September 25, 2014
An array of exotic plant species are displacing the natives at Chattahoochee River National Recreation Area and may ultimately lead to ecosystem replacement. Learn what the park is doing to combat these exotic plants.
September 18, 2014
The Southeast Exotic Plant Management Team returned to the park in September to continue the eradication of Kudzu. Assisted by park interns and volunteers, eradication efforts at Sope Creek has occured annually since 2010.
May 30, 2014
The park has partnered in a Candidate Conservation Agreement (CCA) for the Georgia aster (Symphyotrichum georgianum). The signing of the CCA creates a partnership of agencies, organizations, and other entities that voluntarily agree to specific conservation measures to ensure species recovery and to avoid listing on the endangered species list.
October 31, 2013
This post links to a .pdf report on the park's new method for determining when, where, and how to attack invasive plant infestations. Volunteers and park staff will use GPS units to create a database of treatment areas, including location, species, treatment method and date, and resources threatened by the infestation. The database will then be used to prioritize and schedule treatments parkwide.
May 06, 2013
From April 3 to April 8, the SEC-EPMT treated approximately 6 acres of privet on the former kudzu site cleared at Sope Creek last year. The work is intended to prevent privet from taking over the newly cleared kudzu area. A .pdf of their report is attached.
February 27, 2012
The weekend of February 18 marked the 15th annual Great Backyard Bird Count (GBBC), an encompassing event that engages bird watches of all ages to participate as citizen scientists for the weekend. The data collected becomes invaluable since birds are dynamic creatures rendering it impossible for scientist to document the distribution of every species in such a short period of time.
January 24, 2012
The CRNRA is home to several species of birds, both year-round dwellers like the Great Blue Heron (Ardea herodias) and also migratory passers-through, like the Sandhill Crane (Grus canadensis). In fact, we have 192 confirmed species!
January 10, 2012
Visitors to the park know it can be busy during the daytime; just visit Cochran Shoals on the weekend and you'll understand. People may be the most commonly spotted creature during the daytime, but for our animal inhabitants, the nighttime is the right time!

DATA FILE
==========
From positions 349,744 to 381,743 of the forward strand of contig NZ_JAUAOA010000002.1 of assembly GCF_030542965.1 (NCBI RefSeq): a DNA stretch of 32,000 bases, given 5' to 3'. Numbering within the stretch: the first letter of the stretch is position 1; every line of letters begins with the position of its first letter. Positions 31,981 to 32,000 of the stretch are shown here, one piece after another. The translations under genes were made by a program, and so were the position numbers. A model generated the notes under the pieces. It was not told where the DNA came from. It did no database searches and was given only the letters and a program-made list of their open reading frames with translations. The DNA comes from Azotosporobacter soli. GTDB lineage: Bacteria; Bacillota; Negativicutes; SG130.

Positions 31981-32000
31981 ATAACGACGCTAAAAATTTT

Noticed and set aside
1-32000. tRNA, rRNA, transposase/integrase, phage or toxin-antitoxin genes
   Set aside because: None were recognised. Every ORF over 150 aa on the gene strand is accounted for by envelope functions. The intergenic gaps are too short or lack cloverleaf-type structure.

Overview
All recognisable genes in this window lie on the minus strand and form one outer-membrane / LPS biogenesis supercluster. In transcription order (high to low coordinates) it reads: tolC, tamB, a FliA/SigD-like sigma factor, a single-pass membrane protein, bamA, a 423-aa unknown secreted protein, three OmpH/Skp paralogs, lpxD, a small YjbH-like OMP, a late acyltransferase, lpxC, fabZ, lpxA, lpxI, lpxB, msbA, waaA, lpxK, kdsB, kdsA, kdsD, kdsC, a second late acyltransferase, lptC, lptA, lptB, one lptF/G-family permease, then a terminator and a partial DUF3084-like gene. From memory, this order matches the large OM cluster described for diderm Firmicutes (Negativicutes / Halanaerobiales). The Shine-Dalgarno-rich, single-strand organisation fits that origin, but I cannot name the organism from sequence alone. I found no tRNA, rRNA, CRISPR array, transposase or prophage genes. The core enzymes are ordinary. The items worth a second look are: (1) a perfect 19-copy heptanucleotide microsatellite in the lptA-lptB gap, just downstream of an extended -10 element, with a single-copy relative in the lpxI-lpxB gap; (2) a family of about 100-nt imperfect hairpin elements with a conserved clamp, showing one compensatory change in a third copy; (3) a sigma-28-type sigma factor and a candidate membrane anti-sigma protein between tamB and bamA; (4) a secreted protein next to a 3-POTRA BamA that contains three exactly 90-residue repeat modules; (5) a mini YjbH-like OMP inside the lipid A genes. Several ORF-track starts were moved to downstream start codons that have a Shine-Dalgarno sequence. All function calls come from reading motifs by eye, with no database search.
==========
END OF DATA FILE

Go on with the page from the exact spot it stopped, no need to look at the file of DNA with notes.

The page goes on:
December 23, 2011
During the midsummer heat, as the buzzing of insects was drowning out the incessant drone of cars on Johnson Ferry Road, CRNRA received a phone call from Colonial Pipeline regarding the wetland located at the closed parking lot at Johnson Ferry South.
October 05, 2011
A bald eagle (Haliaeetus leucocephalus) was sited this morning approximately 1 mile downstream of the Johnson Ferry Bridge. Dennis Teague called in with this exciting report.
August 31, 2011
To date, 5, and possibly 7, new species of bees have been identified during a pollinator study at the Cochran Shoals unit of the park.
August 22, 2011
I asked as I was pulling invasive plants from the Boxwoods planted behind Hewlett Lodge. The shrubs seemed to be host to a variety of invasive species- Honeysuckle waving defiantly from the top, Elaeagnus' tentacle-like stems sprouting from the sides and English Ivy trying to sneak in underfoot. But this… THIS was something that brought the term "invasive" to a whole new level.
August 19, 2011
Here in the Science and Resource Management division of the park, a big challenge is managing non-native species. Few residents are unfamiliar with kudzu's amazing ability to overtake untended lots, of wisteria's lavender tendrils dripping from trees or of privet's incessant propagation mission.
August 04, 2011
Recently we have received several reports from hikers at the Sope Creek unit of the park that have been stung by yellow jacket bees.
July 18, 2011
While most folks along the river would be (understandably) upset if you started calling them yellow-bellied, a stinkpot or a cooter, there are a few denizens of the river proud to claim such distinctive names!